On the fourth weekend in every June since 1933, amateur (ham) radio operators across the nation have participated in “field day,” the largest ham radio event of the year. Lynn Neece, a member of RF Wireless Amateur Radio Club of Burley, said that while field day is an opportunity for the public to learn about the hobby and how to get started, for members it is also a training exercise for responding to a natural disaster or other emergency.
Members will experience what it is like to operate away from their normal home stations by being part of a simulated emergency that requires setting up under adverse conditions, including the use of emergency power and portable antennas. The exercise will provide a chance to test systems and practice emergency protocols that are necessary when regular communications are disrupted.
Neece said he enjoys the technical side of the hobby and derives satisfaction from knowing that he would be able to help out neighbors in the event of emergency and reach his family in Pennsylvania.
The RF Wireless Amateur Radio Club has been affiliated with the national organization, Amateur Radio Relay League, for a little over 30 years, Neece said. The local club has been active in providing introductory training and classes for members who want to earn entry-level licenses as well as advanced training.
“Some, but not all, of the members are emergency-certified operators and are called up to provide services through the District 5 Emergency Operations Center (EOC),” he said. They provide communication support for the Red Cross and fire districts. On the Key Peninsula, regular EOC training takes place at fire station 47 in Home.
Mark Yordy, a Wauna resident and ham radio operator, works in the Pierce County Department of Emergency Management and helps coordinate Amateur Radio Emergency Service (ARES) drills in the Western Washington Section, District 5. District 5 serves all Pierce County communities. The Burley group is part of the ARES network. Yordy said that during an emergency, the local EOCs send their information to District 5 ARES and the messages are sorted and prioritized before distribution to the appropriate departments.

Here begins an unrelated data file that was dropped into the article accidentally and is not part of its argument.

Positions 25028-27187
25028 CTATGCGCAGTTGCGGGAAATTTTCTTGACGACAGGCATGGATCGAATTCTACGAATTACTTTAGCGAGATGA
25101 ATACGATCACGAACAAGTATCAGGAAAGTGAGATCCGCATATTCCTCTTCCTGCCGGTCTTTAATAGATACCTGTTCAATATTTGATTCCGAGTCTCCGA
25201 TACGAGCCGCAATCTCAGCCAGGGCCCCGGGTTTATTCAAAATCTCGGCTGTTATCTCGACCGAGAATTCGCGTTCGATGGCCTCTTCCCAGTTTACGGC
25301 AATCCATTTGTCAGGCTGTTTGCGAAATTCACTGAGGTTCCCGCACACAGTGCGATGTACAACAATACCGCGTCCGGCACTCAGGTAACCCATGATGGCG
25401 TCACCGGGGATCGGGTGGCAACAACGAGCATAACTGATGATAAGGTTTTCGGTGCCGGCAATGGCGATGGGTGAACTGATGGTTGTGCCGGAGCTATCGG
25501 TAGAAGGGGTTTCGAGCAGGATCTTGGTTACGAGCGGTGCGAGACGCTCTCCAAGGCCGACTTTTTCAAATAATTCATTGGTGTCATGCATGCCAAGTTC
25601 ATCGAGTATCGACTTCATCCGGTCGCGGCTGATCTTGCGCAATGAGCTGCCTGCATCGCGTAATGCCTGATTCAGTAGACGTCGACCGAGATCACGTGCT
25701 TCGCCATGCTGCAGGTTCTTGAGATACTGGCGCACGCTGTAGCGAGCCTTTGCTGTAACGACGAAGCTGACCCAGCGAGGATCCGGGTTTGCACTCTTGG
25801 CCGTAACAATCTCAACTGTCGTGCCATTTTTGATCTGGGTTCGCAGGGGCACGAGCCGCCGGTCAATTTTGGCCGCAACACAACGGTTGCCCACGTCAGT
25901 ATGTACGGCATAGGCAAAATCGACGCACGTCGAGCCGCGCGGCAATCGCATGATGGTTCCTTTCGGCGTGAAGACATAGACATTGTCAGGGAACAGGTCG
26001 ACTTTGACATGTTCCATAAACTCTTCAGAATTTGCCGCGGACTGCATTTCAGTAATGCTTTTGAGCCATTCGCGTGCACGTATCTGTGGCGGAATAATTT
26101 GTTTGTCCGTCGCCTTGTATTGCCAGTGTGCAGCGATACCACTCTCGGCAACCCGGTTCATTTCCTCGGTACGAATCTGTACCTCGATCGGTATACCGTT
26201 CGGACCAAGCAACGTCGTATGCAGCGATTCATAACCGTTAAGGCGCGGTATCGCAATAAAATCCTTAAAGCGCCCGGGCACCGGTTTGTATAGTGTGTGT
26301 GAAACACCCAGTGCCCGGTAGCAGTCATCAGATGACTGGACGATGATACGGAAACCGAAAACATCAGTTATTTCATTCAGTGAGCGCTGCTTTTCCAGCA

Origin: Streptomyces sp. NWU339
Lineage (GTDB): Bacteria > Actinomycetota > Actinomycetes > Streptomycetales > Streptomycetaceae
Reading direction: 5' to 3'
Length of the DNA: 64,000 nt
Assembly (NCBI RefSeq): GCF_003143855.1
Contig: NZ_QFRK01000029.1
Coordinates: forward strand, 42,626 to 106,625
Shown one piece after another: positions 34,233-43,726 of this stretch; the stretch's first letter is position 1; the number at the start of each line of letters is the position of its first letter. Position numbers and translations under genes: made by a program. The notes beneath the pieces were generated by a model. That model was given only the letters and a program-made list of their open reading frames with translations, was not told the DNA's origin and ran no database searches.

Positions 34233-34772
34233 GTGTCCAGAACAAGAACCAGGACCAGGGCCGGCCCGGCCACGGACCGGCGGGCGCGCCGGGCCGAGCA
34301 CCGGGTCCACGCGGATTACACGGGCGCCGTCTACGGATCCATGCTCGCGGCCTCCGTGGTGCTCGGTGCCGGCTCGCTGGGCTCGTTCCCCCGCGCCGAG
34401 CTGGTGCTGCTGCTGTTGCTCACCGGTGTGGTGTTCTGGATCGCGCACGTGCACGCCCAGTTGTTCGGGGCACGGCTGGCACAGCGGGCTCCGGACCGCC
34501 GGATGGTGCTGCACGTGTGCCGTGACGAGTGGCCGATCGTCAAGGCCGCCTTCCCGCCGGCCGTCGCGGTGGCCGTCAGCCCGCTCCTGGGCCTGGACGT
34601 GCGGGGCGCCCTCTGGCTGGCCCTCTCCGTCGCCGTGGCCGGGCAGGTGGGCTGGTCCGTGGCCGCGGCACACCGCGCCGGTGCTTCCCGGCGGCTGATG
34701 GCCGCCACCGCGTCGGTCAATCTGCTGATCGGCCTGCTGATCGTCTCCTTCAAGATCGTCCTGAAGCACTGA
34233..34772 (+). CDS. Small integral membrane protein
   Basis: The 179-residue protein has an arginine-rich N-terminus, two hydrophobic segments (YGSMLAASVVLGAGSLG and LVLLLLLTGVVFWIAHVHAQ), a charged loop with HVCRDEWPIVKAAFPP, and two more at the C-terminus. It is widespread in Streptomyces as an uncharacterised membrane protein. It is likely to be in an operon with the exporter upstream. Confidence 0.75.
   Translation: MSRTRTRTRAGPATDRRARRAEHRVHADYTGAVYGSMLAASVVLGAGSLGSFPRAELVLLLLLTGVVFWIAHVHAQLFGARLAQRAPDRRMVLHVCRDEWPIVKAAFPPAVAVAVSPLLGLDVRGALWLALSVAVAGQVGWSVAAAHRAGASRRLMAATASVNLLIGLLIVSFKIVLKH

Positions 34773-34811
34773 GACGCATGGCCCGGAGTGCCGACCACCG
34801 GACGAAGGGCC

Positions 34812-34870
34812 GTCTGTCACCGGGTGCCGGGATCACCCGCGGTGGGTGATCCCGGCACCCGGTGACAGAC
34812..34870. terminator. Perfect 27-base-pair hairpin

Although much of the focus is upon emergency preparedness, other services are fulfilled by ham radio operators, such as on-site coordination of marathon races like the Sea-to-Narrows, long-distance bike races like Seattle-to-Portland and recreational boating activities such as the Vic-Maui International Yacht Race. Thomas Smith, president of the Burley Radio Club, takes pride in having been a crewmember who handled communications for his team on the Vic-Maui race in both 2004 and 2006.
Neece is coordinating the local field day at YMCA Camp Seymour this year. He has assembled a team of people who will be on duty throughout the 24-hour period beginning 11 a.m. Saturday, June 24, until 11 a.m. Sunday. The community is invited to visit and learn about the technical side of wireless radio communication.
For more information, go to www.w7jq.com.